September 22, 2008

Race in space and elsewhere

Space Race MattersOne of the bitter ironies anti-racists face when working to end white-supremacist thinking and action is that the folks who most perpetuate it are the individuals who are usually the least willing to acknowledge that race matters. (bell hooks, Teaching Community, 2003, p. 28)
You may be wondering what 7 astronauts have to do with a quote about anti-racism work from bell hooks. I too would be curious. Well, let me attempt to fill in several bits of context and hopefully you’re wonder will be satiated.

Last week, while checking out a NASA-related post from one of my favorite blogs, the Boston Globe’s “Big Picture Blog,” I happened to observe that none of the 7 astronauts for NASA’s latest space shuttle mission were people of color.
The results:I had no idea that my comment would generate a shower of racist rhetoric and inflammatory comments.

Here are the comments (that specifically refer to my comment) that were posted after my first comment:

diversity and the best for the job don’t always go hand in hand. ~nasausa
Thus begins the trope that people of color are not present in the photo of the 7 astronauts because they are automatically assumed to not be qualified. It is apparently the only vinyl in the room because it is the broken record that is played over and over again.

@Eric: Diversity for the sake of diversity is just not diverse. That’s political correctness. Also, if you want to sound politically correct, you might not want to call them “astronauts of color”. ~Brendan
I never said anything about diversity for the sake of diversity...oh and look Brendan has pulled out trope #2: dismissing any conversation or observation of race as being “pc.”
Comment:  There are many more comments along these lines, and Stoller nicely notes their biased assumptions and beliefs. Visit Stoller's blog for the full analysis.

We know John Herrington (Chickasaw) was an astronaut, of course. But Stoller says he was commenting only on the one picture, not the entire history of the space program.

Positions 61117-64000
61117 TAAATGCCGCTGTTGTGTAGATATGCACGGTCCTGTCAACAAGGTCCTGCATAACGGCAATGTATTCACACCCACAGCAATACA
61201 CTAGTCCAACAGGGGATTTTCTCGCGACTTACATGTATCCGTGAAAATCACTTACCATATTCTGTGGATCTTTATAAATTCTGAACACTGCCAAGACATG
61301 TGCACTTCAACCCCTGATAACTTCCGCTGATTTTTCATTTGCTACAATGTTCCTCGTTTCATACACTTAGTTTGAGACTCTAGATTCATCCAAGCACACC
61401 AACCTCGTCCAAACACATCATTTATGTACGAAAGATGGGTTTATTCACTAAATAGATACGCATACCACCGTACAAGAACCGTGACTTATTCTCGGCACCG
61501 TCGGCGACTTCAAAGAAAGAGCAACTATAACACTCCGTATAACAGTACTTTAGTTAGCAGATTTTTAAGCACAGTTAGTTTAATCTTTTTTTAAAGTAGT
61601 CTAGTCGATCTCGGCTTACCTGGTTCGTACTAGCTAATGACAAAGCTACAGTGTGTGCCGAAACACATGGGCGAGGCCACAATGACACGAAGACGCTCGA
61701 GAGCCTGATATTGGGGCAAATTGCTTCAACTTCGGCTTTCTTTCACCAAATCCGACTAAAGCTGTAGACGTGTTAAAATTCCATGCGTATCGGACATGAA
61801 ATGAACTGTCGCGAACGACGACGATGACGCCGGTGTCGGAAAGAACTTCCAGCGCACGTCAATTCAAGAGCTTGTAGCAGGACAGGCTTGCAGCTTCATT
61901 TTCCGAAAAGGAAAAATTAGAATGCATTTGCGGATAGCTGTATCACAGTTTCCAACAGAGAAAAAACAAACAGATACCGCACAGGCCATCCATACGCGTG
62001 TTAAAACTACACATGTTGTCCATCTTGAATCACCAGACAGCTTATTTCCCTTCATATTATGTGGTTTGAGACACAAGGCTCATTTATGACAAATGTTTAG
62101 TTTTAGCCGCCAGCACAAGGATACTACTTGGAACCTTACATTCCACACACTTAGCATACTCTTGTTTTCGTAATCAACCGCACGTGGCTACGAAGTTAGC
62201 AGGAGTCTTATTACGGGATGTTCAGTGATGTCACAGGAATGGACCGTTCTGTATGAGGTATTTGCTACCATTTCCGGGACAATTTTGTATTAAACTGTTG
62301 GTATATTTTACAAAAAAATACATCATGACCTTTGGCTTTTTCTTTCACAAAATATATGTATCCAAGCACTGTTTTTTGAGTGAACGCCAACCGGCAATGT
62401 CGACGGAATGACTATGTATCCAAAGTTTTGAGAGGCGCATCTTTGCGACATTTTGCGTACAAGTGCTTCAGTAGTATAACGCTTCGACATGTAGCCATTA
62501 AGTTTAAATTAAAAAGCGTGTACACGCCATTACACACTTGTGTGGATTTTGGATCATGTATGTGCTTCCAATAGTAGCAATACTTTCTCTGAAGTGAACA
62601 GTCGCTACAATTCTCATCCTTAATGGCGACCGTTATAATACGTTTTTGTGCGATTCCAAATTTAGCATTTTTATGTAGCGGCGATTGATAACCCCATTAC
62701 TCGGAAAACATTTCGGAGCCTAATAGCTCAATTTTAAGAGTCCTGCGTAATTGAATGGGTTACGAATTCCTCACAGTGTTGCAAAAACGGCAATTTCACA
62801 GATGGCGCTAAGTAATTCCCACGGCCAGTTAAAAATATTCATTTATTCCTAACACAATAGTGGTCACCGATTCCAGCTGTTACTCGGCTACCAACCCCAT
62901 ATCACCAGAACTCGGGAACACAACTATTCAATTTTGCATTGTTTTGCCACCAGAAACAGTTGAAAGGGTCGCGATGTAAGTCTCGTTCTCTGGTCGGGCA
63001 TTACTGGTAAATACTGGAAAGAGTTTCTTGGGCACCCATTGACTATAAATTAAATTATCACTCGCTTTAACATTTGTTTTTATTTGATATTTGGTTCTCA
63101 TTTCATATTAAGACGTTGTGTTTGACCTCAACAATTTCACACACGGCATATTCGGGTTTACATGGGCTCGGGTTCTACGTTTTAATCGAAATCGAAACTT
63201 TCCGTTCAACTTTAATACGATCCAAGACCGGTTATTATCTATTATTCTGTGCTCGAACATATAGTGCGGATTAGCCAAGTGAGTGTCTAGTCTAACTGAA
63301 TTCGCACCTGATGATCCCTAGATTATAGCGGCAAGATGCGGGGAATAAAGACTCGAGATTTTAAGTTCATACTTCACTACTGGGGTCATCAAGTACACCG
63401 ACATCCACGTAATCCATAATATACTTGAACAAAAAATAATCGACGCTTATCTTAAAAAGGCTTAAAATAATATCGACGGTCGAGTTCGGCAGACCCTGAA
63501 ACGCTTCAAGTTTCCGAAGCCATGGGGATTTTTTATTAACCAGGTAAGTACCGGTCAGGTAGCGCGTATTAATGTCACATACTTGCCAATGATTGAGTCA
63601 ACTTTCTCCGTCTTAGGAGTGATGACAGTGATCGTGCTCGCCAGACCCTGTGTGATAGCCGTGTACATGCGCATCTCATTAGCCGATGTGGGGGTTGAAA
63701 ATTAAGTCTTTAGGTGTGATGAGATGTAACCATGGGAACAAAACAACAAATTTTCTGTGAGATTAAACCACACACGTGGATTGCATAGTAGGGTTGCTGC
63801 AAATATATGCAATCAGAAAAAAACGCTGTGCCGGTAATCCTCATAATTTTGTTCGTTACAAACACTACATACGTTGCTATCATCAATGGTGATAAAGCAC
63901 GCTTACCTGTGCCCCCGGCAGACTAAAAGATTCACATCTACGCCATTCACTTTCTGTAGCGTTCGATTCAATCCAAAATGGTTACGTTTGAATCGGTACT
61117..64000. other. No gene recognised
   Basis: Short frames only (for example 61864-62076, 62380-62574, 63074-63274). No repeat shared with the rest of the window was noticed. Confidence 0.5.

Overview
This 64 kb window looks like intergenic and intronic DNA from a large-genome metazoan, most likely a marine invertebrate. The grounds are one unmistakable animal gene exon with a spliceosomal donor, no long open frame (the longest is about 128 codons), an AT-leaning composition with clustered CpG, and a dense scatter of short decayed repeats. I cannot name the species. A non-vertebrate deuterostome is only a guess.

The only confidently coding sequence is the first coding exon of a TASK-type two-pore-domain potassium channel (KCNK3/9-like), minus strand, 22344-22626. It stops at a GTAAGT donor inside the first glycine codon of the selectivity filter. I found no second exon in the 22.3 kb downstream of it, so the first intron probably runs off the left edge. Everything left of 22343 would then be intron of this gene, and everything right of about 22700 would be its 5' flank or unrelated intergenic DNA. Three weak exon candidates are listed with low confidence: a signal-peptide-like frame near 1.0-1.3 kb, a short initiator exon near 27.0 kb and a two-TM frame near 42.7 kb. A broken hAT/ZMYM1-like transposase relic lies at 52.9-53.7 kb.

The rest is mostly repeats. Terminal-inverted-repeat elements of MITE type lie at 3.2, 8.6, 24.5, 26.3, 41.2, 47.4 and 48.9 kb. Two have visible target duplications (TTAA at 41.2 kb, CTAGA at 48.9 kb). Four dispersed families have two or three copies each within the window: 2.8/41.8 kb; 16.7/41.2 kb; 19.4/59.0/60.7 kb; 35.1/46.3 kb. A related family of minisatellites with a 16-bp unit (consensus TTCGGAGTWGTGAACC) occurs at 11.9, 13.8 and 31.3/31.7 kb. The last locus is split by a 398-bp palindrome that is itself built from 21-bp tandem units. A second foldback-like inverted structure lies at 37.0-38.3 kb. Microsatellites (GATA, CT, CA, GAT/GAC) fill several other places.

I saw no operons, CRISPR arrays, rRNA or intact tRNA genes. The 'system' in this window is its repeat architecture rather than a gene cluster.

It's possible that this photo was a skewed sample of the current astronaut corps. That a bunch of minority and women astronauts were waiting off-camera for their turn to be photographed.

On the other hand, it's possible that systemic racism and white privilege is impeding minorities and women from getting the education and jobs needed to become astronauts. That these people are being encouraged to think of themselves as clerks and janitors, not engineers and pilots. Without addressing the issue, we can't be sure.

Denial ain't just a river

Even though it doesn't focus on Natives, Stoller's posting is relevant here. Why? Because the same results occur in the Native field. Or in any field where people dare to raise the issues of racism and stereotyping.

If we point out problems in anything--from obscure TV shows to sports mascots to Nobel Prize winners--we're likely to hear the same complaints. These complaints are so predictable that we can list them in advance. The sun rises in the east and whites deny the existence of racism.

For instance, why aren't there any Native widgets, thingamabobs, or whatchamacallits? Here are some of the responses you can expect:

  • "It's just a [fill in the blank]."

  • (Ignoring the existence of racism and stereotyping everywhere.)

  • "You're just being PC."

  • (Dismissing the issue because the person can't or won't address it.)

  • "Don't you have anything better to do?"

  • (Ignoring the documented effects of racism and stereotyping on their victims.)

    I've rebutted these claims so many times that I'm tired of them. I'm waiting for someone to write the perfect rebuttal so we never have to address these worthless claims again. Until then, postings such as Stoller's and mine will have to do.

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